Framework TV Review
The reality competition series genre is losing some of its steam, but Spike TV is taking a shot on something you haven’t seen before, furniture. Sure, you’ve seen design, but I mean actually building furniture. Framework, ten weeks of furniture design challenges, may not seem like it fits exactly with what you’re used to from Spike TV, a seriously niche network if ever there was one, but somehow it makes for a good fit as a branch toward a broader audience. If you are not as handy with making your own furniture as these guys on the show and you really need something like a new dining table, you could look look into a site like furniture in fashion, to buy modern and high quality dining table sets. After watching the show, you may become a natural at making furniture. Who knows? You might even find yourself making furniture for an office, from somewhere like officemonster.co.uk.
One of the reasons the show can work a broader appeal is that while it is hosted by Common, the furniture expert judges are Nolen Niu and Brandon Gore. That works for the show, and the very general idea of the show, because though I’m told they are seriously interesting people in the world of furniture design, I have no idea who they are, and it doesn’t matter. If you hope to hit me with the next fashion, singing, or cooking competition, you better convince me that the judges are worth the title, and I probably better know their names already.
Designing furniture just isn’t the same game. Basically, I’ll take your word for how cool you are, and I’m on board. Much as that may sound insulting, that better be the case, because otherwise the potential audience can’t support the show. Furniture designers surely have their fans, but since this show didn’t hit twenty years ago, and furniture design doesn’t have a dedicated network, they just aren’t the same kind of cultural player. If you’ve taken the step of designing your own furniture and someone has taken an interest in purchasing it, why not look into something like a large item courier service, who can ship your product to the buyer easily and safely. Plus, it also means you don’t have to do this.
Luckily, as I said, it doesn’t matter. People generally may not have a favorite furniture designer, but they know awesome when they see it. And, while they may not think about it as much, they’re as familiar with furniture as they are with food, or clothing, and they are fans of the central focus that makes any competition series potentially fun to watch.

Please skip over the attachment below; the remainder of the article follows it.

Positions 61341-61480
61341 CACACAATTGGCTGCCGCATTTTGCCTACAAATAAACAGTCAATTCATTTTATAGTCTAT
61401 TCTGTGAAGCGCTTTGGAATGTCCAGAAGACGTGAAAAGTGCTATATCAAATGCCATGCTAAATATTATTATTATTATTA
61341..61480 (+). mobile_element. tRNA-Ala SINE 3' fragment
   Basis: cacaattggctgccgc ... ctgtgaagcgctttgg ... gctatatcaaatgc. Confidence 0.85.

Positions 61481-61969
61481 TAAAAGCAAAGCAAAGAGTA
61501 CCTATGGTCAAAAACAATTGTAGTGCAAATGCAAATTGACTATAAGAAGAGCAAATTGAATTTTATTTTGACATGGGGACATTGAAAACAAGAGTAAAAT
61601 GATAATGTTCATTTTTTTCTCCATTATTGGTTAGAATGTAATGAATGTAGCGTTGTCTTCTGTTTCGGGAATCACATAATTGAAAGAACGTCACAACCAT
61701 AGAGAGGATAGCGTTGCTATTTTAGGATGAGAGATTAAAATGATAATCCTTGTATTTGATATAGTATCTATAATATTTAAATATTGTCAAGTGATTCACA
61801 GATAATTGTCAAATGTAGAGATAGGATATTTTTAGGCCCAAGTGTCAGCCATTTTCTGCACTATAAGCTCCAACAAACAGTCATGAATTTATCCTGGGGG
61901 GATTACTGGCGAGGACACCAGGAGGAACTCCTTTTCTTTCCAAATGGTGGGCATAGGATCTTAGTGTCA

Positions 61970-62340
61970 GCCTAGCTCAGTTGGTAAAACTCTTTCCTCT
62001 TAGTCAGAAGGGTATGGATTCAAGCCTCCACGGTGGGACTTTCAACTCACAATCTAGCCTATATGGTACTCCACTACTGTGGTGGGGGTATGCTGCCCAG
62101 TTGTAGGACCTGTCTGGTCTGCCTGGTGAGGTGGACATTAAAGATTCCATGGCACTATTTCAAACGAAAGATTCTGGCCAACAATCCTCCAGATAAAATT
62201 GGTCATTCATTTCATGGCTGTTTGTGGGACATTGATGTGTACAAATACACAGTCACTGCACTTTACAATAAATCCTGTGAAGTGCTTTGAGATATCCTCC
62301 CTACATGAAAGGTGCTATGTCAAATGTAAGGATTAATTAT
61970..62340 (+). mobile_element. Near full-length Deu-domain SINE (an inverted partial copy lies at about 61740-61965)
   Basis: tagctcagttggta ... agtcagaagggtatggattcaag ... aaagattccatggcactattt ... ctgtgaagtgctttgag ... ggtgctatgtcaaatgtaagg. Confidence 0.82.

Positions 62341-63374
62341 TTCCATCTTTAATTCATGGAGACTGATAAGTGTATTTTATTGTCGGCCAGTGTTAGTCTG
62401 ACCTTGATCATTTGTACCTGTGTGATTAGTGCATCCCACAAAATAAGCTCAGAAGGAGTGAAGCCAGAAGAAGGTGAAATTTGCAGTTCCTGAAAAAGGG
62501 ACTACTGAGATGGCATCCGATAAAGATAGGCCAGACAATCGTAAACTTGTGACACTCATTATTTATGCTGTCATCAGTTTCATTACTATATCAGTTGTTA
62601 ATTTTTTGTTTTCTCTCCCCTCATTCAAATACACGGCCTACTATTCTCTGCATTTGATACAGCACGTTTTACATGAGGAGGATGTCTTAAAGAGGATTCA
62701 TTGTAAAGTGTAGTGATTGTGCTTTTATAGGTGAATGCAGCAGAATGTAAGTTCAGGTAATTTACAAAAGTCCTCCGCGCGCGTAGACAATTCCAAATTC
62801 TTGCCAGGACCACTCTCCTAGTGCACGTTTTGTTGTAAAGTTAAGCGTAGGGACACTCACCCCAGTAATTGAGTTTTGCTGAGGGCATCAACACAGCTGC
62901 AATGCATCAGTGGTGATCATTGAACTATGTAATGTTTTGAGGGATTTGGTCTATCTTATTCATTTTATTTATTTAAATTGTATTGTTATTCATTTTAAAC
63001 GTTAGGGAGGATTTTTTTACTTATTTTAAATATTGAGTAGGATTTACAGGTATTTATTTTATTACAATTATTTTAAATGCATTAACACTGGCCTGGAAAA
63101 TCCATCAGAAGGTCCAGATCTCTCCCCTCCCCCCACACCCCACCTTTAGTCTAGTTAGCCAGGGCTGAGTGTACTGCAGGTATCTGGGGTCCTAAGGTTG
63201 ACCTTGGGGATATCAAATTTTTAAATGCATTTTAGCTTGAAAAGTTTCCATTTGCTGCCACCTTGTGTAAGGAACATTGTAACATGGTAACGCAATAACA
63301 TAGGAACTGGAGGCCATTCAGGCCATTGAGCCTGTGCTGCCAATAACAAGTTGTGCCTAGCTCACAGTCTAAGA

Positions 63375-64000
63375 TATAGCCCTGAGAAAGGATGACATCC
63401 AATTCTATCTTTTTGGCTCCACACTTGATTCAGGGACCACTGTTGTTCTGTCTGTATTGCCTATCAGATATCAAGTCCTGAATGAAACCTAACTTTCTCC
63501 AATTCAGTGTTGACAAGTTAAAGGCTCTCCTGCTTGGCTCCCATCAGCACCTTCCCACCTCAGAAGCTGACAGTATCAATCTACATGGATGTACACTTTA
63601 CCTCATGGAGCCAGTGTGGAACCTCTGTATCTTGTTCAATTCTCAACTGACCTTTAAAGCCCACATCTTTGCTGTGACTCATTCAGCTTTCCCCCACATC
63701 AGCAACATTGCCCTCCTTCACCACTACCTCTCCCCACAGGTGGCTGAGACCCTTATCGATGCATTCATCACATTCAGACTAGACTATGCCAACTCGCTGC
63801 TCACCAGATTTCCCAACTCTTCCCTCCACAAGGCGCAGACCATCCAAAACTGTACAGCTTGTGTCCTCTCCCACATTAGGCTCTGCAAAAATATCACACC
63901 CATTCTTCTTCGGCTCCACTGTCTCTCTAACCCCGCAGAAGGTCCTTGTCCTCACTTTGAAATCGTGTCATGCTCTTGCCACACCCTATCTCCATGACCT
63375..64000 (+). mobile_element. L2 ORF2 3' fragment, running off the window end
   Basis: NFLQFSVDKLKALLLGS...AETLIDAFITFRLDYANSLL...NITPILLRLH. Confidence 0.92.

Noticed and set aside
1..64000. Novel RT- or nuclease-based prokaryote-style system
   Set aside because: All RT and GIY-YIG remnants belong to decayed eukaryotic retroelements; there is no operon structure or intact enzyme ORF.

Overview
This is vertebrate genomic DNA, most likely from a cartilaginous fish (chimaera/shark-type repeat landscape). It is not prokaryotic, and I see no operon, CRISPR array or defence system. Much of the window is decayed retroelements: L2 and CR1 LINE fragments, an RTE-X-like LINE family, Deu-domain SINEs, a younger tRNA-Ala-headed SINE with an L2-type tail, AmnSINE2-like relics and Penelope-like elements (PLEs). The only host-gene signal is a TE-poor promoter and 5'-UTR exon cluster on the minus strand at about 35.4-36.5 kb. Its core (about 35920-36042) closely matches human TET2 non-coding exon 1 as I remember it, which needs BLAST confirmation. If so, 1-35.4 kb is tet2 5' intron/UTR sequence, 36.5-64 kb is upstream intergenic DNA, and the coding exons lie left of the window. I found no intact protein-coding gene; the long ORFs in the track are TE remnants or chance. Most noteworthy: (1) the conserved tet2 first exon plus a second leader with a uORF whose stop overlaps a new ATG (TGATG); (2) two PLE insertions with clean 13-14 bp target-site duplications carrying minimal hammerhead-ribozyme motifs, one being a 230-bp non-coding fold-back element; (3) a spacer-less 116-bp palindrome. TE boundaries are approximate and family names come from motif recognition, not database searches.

Similarly, Common, who is bizarrely charismatic, and was one of the best parts of one of the best shows on television, may not strike you as the obvious choice as host of a furniture-themed show. On the other hand, who would?
Wherever you know him from, you’ll probably be surprised that he can step into this role so well. Unless you know him from several places, and then it may not be that surprising that he can do something else. Most notably, he has a certain vibe that may not be what a a lot of people expect. First, the whole program, serious and “clock ticking” competition that it is, seems to draw from his laid back, friendly disposition. Second, he’s really into furniture. It could all be part of the act, but you don’t get the impression that he’s hosting this show because it was the gig he got offered, but because… he is really into furniture. I heard a rumor that when he was younger, he built a huge shed in his parent’s backyard and it’s still there now! He probably got the building supplies from somewhere like Tradefix Direct and then started building. You can just tell he loves all things furniture and DIY. He’s a true fan!
Still, judges and host aside, trying to move in on the niche market is tough, and the initial reaction to the idea may not move audiences to flock to the show. I hope that isn’t the case, because whatever such shows have as a draw, this show matches, and few other shows have as much potential to show off something with as much pure creativity (with the exception of possibly Jim Henson’s Creature Shop Challenge, or Face Off, but those are perhaps for a very different audience).